The “real world”-based DIY superhero genre takes a great leap forward — and upward — with this unsettlingly dark take on what happens when great power is exercised without great responsibility. The simple plot of this unique horror hybrid isn’t without its problems, but the movie’s surprisingly convincing special effects, unrefined attitude and clever video-centric conceit make it the first must-see flick of 2012.
The premise is simple enough: What if a bullied and friendless Peter Parker type who gained super powers turned out to be more psychotically spiteful than helpfully noble?
Like Spider-Man‘s Parker, Chronicle‘s socially inept Andrew (Dane DeHaan, bearing a striking resemblance to the What’s Eating Gilbert Grape-era Leonardo DiCaprio) is a timid high school pushover. Deciding to document the day-to-day details of his sorry existence, he begins carrying a video camera everywhere he goes.
Chronicle‘s gimmick is that every shot in the movie is footage from home video, security or news cameras within the story itself. First-time feature director Josh Trank mostly keeps this technique from looking contrived, because Andrew’s unlikely obsession with constantly taping himself may be the least troubling of his mental problems.
What sets Chronicle apart from recent similar movies such as 2010’s Defendor and Kick-Ass or last year’s Super, in which regular joes decided to fight crime superhero-style, is that Andrew, his cousin Matt (Alex Russell) and their friend Steve (Michael B Jordan) acquire actual superpowers. They discover a glowing underground object apparently not of this earth that gives off an ominous drone, plays havoc with Andrew’s camera and confers mysterious mind-over-matter abilities to the trio.
Before long, the three are levitating objects, blowing up skirts and pranking unsuspecting strangers with various degrees of telekinetic mischief. Things get out of hand when Andrew mentally sweeps an annoying tailgater through a guardrail to crash in a lake, inspiring Matt to come up with three main rules they should follow: no using their talents on living things, no using them while angry and no using them in public.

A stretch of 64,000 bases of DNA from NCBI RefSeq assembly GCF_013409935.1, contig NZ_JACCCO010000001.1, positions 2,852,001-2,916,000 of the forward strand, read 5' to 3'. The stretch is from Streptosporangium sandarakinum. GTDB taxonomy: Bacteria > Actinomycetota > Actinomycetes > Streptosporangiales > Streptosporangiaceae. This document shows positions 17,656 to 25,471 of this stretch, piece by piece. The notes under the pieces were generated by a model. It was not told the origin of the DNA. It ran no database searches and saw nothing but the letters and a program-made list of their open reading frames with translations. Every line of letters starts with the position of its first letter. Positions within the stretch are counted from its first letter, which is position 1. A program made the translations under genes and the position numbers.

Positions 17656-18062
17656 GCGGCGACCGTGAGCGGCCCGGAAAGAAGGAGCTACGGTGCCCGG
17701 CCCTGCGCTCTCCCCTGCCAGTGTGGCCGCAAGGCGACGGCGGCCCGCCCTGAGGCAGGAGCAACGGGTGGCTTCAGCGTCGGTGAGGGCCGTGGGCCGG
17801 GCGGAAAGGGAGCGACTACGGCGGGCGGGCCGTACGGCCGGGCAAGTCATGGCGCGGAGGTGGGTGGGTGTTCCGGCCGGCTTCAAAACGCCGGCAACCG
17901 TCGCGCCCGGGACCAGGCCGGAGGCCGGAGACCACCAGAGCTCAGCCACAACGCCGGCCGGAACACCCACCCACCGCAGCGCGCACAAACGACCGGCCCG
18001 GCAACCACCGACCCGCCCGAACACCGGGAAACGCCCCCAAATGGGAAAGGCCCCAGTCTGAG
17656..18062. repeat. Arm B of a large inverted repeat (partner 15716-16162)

Unstable Andrew increasingly ignores those guidelines, preferring to think of himself as an “apex predator” who is now better than everyone else. His recklessness and rage eventually lead to a mass-destruction urban showdown that feels more frighteningly catastrophic than the videogame violence of most comic-book movies.
Earlier scenes in which the teens discover the full extent of their powers also feel more relatable and genuine than those in slicker big-budget spectacles. When they develop the ability to fly, they note how windy and cold it is above the clouds, which is a nice touch.
Story-shortcoming-wise, it’s impossible to believe that three teenage boys — one who is the school punching bag, one who is running for class president and one who desperately wants to impress a blond blogger — would keep their new superpowers to themselves as long as they do. Parentally mistreated Andrew takes far too long to give his abusive father any payback. And even the most clueless high school senior with Andrew’s level of skills could figure out a better way to make money than by mugging three creeps and holding up a gas station.
Still, screenwriter Max Landis’ cinéma vérité-style variation on the superhero theme feels fresh enough that a sequel would be welcome.
[Rating: 4 stars]
Chronicle is released in theaters today, February 3 2012. The UK release occurred on February 1 and Australia on February 2.